In 2007, only 58% of Portugal’s aid was untied (tied aid is assistance given to developing countries which must be used to purchase goods and services from the donor country).

Portugal has the lowest share of untied aid among its peer nations. A significant proportion of tied Portuguese aid is disbursed as Technical Cooperation (TC). Portugal should strive to fully untie its aid, as Luxembourg, the Netherlands, and the UK have already done.

In 2006 and 2008, The OECD/DAC conducted a Survey on Monitoring the Paris Declaration to gauge the progress of donor nations toward improving aid effectiveness. The report finds that between 2005 and 2007, Portugal performed below the majority of its peer donor countries on most indicators of aid effectiveness (transparency and accountability of funding
mechanisms, coordinated technical assistance, predictability of aid- precise time tables on aid delivery, harmonisation of donor procedures, number and extent of joint missions).

The DAC recommends that Portugal design and implement a “multi-year, results-based action plan” to modify its development policies and procedures in line with the poverty reduction framework set out in the new strategy for development cooperation adopted in 2005.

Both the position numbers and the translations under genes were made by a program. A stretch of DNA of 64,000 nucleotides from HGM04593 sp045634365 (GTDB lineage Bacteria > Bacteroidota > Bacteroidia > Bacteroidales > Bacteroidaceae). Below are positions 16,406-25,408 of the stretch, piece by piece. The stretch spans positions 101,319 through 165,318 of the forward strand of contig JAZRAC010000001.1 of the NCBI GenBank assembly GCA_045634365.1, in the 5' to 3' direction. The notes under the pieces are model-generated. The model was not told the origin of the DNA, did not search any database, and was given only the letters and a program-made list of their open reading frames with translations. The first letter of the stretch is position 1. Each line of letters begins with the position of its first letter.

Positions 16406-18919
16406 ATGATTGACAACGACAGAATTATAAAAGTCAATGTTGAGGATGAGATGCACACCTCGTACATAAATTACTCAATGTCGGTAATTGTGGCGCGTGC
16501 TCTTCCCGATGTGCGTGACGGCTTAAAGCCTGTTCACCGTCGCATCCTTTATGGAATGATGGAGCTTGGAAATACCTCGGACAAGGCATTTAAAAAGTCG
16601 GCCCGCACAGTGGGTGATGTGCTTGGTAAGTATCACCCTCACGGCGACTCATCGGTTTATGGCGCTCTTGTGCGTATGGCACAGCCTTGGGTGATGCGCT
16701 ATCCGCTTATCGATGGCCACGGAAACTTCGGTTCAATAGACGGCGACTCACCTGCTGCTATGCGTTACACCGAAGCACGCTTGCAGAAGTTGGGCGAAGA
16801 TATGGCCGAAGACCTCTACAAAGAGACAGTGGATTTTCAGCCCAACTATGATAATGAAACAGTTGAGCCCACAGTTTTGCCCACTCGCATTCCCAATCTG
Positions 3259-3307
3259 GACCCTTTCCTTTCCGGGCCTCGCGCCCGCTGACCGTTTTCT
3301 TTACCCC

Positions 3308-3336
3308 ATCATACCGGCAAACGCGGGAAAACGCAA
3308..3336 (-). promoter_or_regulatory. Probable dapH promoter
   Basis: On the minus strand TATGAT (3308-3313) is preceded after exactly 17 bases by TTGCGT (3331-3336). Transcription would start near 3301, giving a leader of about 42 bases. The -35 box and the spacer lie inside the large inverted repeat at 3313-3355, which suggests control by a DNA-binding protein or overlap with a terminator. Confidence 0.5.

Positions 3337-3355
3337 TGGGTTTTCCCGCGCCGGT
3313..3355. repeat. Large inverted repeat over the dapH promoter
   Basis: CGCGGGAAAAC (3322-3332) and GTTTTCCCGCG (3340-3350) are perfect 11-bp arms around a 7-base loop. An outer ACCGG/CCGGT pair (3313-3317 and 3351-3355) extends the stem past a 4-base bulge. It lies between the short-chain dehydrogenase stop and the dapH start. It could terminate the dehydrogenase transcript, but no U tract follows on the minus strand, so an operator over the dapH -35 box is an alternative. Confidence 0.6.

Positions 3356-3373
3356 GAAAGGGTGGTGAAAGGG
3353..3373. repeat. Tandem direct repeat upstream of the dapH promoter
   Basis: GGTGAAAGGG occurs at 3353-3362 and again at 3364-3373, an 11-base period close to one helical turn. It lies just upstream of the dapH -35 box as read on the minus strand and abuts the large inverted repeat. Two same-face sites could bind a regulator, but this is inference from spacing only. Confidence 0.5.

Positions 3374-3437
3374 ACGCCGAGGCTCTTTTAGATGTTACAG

Policy coherence

Portugal’s new strategy for development cooperation includes a commitment to intensify inter-ministerial cooperation and policy coherence and calls for several new mechanisms to be implemented to increase collaboration among actors.

The Inter-Ministerial Committee for Cooperation (CIC) facilitates greater coordination among the various stakeholders of Portuguese Cooperation through sessions with representatives of ministries, the preparation of Cooperation programmes or simple discussion on Cooperation issues.

The Portuguese government has just recently launched the Forum for Development Cooperation which gathers all relevant public and private actors working on development cooperation.

In Portugal’s 2006 Peer Review, the OECD/DAC suggests that Portugal adopt policy coherence for development as a government objective at the highest political level and clarify
the role that the Council of Ministers for Cooperation (CIC) and the Institute for Development Support (IPAD) might play in promoting coherence across government ministries.

Portugal’s record on trade

Policy coherence for Development does not refer just to aid policies: coherence of trade policies with development is key to help create livelihoods in poor countries.

As an EU Member State, Portugal implements the Common Agricultural Policy (CAP), providing subsidies and price controls on agricultural commodities. Despite gradual reforms, the CAP continues to distort the market for a wide range of products of critical importance to developing countries, such as cotton, dairy products, rice, fruits and vegetables, etc.